In some circles, Kent State might be considered one of those so-called “mid-major” schools.
Of course, I’m still not sure what constitutes a major and a mid-major. Is it based on conference affiliation? Is it about budgets and money? Is it related to football or basketball or baseball?
In this case, it doesn’t really matter. You can classify Kent State however you want, but as far as I’m concerned, in the sport of golf, the Golden Flashes are about as major as they come (and have been for quite some time). This fall, they certainly are proving they can stand toe-to-toe with the best of the best on the golf course.
After opening the 2011-12 season with an eighth-place finish at Minnesota’s Gopher Invitational, Kent State has been on quite a tear and is having one of the finest fall campaigns in school history.
The Golden Flashes followed with a victory at Inverness, placed fourth at the Nicklaus Invitational and most recently won the Bank of Tennessee event.
“We have a good group of players who are very coachable,” said veteran Kent State coach Herb Page. “We seem to always fly under the radar, but we have a premier golf program here and have had for many years.
“All our guys had a good summer (in amateur golf), and they’re getting better. I think it’s showing,” Page said. “Our fall schedule is pretty challenging, but that’s what we want.”
Challenging indeed. It’s not so much about where the Golden Flashes have finished in the standings as it is some of the teams they have beaten along the way.
On their way to victory at Inverness, the Flashes turned back the likes of Florida, Michigan and Ohio State, albeit in an event that was shortened to 18 holes by weather conditions. Even in the fourth-place showing at the Nicklaus, they finished ahead of UCLA, Oklahoma State, Arkansas, TCU and LSU.
At the Bank of Tennessee, they topped a field that included Virginia, Wake Forest, North Carolina State, Clemson and Tennessee.
It was the latest victory that really showed Page what his team is made of and has the potential to accomplish. After two rounds, Kent State was in fifth place and nine shots behind leader N.C. State.
“We were playing in the second-to-last wave in the final round, and I told our guys I felt the winner would come out of this wave, so why not us?” Page said.
His squad responded in impressive fashion. With a 10-under-par 278 in the final round, Kent State finished at 5-over 869, seven strokes ahead of Virginia.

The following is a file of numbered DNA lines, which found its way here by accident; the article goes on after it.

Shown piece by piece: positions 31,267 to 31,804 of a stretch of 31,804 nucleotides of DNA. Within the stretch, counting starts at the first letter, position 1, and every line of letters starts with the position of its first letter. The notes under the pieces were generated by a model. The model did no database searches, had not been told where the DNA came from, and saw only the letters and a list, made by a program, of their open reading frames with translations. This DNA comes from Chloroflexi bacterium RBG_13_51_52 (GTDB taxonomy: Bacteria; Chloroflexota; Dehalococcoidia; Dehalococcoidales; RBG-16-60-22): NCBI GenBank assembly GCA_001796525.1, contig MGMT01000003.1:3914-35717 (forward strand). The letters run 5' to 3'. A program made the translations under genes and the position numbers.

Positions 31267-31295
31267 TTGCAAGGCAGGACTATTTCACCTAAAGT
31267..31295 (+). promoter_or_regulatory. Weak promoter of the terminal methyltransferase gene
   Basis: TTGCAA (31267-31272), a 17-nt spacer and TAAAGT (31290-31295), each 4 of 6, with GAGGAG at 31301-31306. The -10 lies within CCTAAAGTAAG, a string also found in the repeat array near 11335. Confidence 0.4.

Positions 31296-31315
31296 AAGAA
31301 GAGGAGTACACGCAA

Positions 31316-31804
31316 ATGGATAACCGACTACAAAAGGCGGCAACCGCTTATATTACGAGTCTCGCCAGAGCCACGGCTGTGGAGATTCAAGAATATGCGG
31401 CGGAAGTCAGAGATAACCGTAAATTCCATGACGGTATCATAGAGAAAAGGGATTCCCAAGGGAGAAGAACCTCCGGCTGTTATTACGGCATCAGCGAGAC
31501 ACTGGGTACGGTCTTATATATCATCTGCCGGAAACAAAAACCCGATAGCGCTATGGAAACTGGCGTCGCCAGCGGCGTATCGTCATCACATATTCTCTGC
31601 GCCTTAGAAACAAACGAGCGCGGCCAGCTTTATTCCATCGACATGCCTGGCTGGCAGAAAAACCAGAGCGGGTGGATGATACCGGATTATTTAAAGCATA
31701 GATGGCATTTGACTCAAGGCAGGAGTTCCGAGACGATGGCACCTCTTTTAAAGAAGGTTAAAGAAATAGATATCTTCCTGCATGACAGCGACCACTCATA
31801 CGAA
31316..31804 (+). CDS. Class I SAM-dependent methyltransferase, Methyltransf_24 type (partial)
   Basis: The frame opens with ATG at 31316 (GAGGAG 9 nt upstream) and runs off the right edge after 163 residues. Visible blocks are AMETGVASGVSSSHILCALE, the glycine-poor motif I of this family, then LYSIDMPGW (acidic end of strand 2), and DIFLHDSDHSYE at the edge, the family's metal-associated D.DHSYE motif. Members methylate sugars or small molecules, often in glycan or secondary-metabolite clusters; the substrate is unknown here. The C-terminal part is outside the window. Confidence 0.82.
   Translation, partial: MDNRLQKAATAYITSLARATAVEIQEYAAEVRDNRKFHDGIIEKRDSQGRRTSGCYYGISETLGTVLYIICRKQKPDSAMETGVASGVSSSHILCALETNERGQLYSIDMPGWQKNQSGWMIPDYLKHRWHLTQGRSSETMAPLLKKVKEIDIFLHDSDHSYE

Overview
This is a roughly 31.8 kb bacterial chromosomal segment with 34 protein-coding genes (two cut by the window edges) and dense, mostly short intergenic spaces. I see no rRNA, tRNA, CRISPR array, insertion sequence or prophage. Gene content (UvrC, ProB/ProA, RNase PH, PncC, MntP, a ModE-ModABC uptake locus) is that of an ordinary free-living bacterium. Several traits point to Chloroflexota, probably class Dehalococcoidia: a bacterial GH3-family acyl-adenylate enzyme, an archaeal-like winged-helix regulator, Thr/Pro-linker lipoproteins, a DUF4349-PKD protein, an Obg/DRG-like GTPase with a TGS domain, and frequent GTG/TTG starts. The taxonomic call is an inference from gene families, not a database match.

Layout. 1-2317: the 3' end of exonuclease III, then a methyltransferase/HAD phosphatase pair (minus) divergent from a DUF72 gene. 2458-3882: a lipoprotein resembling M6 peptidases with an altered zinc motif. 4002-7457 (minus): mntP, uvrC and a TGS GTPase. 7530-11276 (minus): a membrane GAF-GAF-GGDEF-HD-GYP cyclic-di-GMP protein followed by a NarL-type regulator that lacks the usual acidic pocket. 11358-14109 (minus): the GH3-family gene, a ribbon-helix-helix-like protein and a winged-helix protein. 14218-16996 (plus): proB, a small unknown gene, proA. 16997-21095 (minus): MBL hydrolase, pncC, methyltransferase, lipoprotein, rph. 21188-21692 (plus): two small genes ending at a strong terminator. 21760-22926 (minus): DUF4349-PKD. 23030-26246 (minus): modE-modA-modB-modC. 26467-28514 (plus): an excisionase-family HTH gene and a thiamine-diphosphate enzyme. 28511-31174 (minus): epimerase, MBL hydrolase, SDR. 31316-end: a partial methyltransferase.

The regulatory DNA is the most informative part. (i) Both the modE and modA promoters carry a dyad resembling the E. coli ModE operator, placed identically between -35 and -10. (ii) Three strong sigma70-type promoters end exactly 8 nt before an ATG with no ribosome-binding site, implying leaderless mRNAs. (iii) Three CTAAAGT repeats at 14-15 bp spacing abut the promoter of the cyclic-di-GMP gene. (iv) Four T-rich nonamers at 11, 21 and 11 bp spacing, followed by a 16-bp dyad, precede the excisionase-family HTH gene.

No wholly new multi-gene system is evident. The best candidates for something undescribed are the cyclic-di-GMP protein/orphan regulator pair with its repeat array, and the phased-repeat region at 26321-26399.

“What an unbelievable and phenomenal performance by our team today,” Page said after the round. “This is the type of finish you dream of as a coach.”
Sophomore Kyle Kmiecik led the charge with a 5-under 67, while junior Kevin Miller and sophomore Corey Conners shot 70. Sophomore Taylor Pendrith added a 71 and senior Mackenzie Hughes, the reigning Canadian Amateur champion, shot 73.
Conners, who didn’t even qualify for the traveling squad for the Nicklaus event, tied for third. Miller, Kmiecik and Pendrith tied for 10th, and Hughes tied for 25th.
Page feels one of the keys to his team’s success thus far is its depth.
“We have nine players who are really strong,” Page said. “We have a good group with a nice variety of depth. We have three fabulous freshmen who are having a tough time getting into the lineup, and the upperclassmen are working even harder to keep their spots. It’s a pleasant problem to have. Heck, I think for them there is less pressure on the road than there is at home (qualifying).”
Page said the fall season has given his players “a lot of confidence and (made) them believe in themselves.”
The Golden Flashes, who are No. 12 in the Golfweek/Sagarin College Rankings, will face yet another stiff challenge when they close out their fall campaign Oct. 23-25 at the U.S. Collegiate Championship at the Golf Club of Georgia.
Hosted by Georgia Tech, the field also includes Clemson, UCLA, USC, Texas A&M, Washington, Auburn, Wake Forest, Duke and Florida State.
“It should be a good test for us,” Page said. “We know we can still get a lot better. Hopefully we’ll continue to do so.”